During my high school years, all I could think about was getting out of Manila. Having spent most of my life here, I was in need of a change in scenery and pace.
To me, there was something toxically routine about the catered house parties, the overrated significance of “kuwento (storytelling),” and the urgency to grow up that inhibited so many of my friends. So when I boarded my flight to New York at the end of summer, there were no tears as I said my goodbyes to the city below me.
I started my freshman year of college on the cusp of Fall. Throughout all my years of adolescent crushes, infatuations, and somewhat serious relationships, I had never loved anything like I loved sitting in Washington Square Park and describing the day’s climate to my younger sister via WhatsApp.
I quickly found an amazing group of friends who helped me navigate the New York lifestyle and eased my culture shock. However, more frequently, they helped explain to every new person I met that “Yes, her English is so good because it’s the only language she speaks. That’s a thing in the Philippines.”
For the most part, I had assimilated pretty well into college life. With my great friends, great teachers, and the great abundance of activities New York had to offer, I didn’t have much time to be homesick.
Only under the stress of finals, the wrath of east coast winter, and the “FOMO (fear of missing out)” I felt from missing family events, did I finally crack. I called my mom asking what medicine to take and suddenly the questions became tangled with sobs.
“I’ll see you in a week, okay?” was the motivation I used to get through the last week of that first semester.
I landed in Manila 3 days before Christmas. I was greeted by the heavy heat of NAIA air, the “sorry for the inconvenience” sign placed on the escalator that went down to baggage claim, and a swaying choir singing Christmas songs.
After the first two weeks of Christmas and New Year’s celebrations, I spent a month getting reaquainted with my old Manila routine. Yet even back in my mundane Manila life, I didn’t feel claustrophobic or that it was toxic, in fact, I realized that it was something I had subconsciously yearned for.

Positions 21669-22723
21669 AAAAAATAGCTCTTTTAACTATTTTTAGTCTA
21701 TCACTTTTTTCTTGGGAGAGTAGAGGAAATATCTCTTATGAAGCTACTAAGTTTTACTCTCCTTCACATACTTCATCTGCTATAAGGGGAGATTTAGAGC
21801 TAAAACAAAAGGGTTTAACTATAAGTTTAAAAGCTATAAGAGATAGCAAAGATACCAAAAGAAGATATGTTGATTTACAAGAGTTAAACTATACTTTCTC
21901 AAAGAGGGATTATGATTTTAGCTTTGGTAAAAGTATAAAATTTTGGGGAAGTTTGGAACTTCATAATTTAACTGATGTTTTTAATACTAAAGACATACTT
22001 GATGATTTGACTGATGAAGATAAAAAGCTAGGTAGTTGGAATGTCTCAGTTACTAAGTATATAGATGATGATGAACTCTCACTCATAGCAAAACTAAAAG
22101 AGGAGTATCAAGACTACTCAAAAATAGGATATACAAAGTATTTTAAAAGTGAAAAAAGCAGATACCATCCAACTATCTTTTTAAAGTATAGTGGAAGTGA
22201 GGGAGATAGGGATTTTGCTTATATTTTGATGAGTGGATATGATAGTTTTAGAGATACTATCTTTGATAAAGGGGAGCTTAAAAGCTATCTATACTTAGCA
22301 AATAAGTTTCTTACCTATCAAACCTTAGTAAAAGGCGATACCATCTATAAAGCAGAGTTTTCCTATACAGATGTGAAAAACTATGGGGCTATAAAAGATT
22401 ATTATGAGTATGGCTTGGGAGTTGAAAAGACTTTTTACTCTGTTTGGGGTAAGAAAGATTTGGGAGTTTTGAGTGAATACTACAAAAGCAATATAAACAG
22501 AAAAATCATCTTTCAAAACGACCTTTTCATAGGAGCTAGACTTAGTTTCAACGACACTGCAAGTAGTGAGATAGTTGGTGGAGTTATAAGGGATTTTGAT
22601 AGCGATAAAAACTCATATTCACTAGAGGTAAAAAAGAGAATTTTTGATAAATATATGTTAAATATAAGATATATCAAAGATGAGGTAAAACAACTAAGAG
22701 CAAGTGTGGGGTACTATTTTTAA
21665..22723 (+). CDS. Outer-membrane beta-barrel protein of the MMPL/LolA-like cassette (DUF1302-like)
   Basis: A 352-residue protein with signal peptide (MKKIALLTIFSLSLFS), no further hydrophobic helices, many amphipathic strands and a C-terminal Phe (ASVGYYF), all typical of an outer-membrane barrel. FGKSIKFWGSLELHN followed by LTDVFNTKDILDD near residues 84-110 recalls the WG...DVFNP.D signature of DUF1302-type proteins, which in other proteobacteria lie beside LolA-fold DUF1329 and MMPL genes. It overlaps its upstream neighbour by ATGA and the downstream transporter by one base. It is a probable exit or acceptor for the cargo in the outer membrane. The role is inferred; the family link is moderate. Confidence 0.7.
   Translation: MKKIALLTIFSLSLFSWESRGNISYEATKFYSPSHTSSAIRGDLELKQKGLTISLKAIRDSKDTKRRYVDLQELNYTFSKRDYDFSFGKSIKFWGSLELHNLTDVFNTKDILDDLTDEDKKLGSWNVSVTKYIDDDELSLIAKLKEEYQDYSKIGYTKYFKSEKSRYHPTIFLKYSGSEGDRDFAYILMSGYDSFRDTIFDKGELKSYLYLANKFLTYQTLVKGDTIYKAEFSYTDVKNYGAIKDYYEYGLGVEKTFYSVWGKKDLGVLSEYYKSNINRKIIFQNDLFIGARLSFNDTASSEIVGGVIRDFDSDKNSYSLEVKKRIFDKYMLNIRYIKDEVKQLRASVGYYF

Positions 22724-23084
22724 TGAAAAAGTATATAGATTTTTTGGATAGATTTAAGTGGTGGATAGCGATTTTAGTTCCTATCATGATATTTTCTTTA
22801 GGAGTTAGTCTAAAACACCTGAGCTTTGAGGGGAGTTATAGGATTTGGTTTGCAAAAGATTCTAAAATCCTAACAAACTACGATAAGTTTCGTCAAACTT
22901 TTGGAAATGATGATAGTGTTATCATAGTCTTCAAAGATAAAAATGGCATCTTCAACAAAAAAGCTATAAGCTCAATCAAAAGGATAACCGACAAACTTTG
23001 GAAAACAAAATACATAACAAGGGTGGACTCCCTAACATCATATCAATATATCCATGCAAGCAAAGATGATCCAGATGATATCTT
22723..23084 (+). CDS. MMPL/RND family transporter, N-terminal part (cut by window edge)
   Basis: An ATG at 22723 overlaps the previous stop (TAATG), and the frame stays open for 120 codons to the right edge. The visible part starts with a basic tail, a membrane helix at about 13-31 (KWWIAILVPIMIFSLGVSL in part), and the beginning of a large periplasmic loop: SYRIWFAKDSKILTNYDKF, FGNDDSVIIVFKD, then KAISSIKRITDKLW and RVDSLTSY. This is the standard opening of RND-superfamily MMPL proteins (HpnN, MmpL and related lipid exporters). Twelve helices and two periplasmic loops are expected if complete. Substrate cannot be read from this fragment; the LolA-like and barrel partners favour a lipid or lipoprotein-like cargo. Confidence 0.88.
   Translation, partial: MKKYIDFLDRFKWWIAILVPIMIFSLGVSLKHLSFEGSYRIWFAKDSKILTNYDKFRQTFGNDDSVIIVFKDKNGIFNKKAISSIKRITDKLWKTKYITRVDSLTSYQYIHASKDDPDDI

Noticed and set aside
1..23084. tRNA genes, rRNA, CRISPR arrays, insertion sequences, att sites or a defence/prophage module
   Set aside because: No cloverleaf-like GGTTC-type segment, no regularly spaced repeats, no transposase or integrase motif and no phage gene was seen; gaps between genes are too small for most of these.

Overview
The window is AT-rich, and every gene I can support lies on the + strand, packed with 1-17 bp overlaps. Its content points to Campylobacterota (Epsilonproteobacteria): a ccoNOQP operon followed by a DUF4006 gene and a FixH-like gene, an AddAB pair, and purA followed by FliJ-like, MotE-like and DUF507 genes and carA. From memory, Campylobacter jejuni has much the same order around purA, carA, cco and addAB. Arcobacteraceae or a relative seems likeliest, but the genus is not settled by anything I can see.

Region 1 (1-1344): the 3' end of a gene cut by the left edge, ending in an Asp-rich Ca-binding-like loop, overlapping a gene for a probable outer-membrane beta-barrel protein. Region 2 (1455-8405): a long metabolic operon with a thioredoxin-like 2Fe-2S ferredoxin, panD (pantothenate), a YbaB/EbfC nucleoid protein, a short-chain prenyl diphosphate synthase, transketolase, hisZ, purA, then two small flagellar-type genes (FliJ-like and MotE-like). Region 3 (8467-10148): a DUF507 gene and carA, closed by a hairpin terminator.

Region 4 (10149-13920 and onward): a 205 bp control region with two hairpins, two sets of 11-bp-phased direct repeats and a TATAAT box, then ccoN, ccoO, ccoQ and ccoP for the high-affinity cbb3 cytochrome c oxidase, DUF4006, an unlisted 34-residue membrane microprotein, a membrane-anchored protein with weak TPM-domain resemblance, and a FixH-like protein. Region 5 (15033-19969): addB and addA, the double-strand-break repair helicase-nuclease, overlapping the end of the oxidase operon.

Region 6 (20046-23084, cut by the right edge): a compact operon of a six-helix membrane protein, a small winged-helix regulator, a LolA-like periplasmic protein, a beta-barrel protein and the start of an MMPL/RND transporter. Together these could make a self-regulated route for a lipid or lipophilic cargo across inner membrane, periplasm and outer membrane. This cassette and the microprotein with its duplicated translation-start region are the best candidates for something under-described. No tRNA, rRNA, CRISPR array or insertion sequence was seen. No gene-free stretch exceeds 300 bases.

When I returned to New York for the start of the second semester, I had never been more homesick. As much as I tried to distract myself, there was a constant discomfort I felt for not being at home. After many calls with friends from home, I could finally be diagnosed: I was a Manila Kid.
I don’t speak Tagalog (or understand it very well) and I’m not really a full Filipino (ethnically speaking), but when you grow up in Manila, the city somehow makes its way into your roots.
Growing up in the country instills a certain set of values in you. The Manila culture, whether you were raised in it or grew accustomed to it, is ultimately taken to heart. There is a kind of unspoken comradery between kids who grew up in Manila.
Maybe it comes down to the sense of connection you feel when you’re making bad decisions on a Wednesday night at Black Market. Or perhaps it’s the sincerity in hospitality and genuine interest that is so pronounced when another Manila Kid asks, “How are you?”
I think on some level, you could even zero it down to the easiness of giving “beso’ (a buss on the cheek)” as a form of greeting.
It’s impossible not to have a connection to Manila in one way or another, regardless of where you are from. If you spend more than two years there, it marks you. You can find these marks in the simple things, like the way even Caucasians who went to school in Manila use the terms gags (idiot), basura’ (trash), kwents (worthless) etc. The more significant Manila marks being things like having a tita (an aunt, not necessarily blood-related) or a guy friend always making sure you’re getting home safely.
I don’t think I hold so much attachment to the physical city itself. But parts of the people I was raised with and went to school with, have been greatly shaped by Manila and are attachments that I can’t fathom separating from.
There is an indescribable sense of community in finding another person who has grown in this city –it’s like being home. – Rappler.com
Simona Gemayel is a Rappler intern. She studies Media Culture Communications at New York University.
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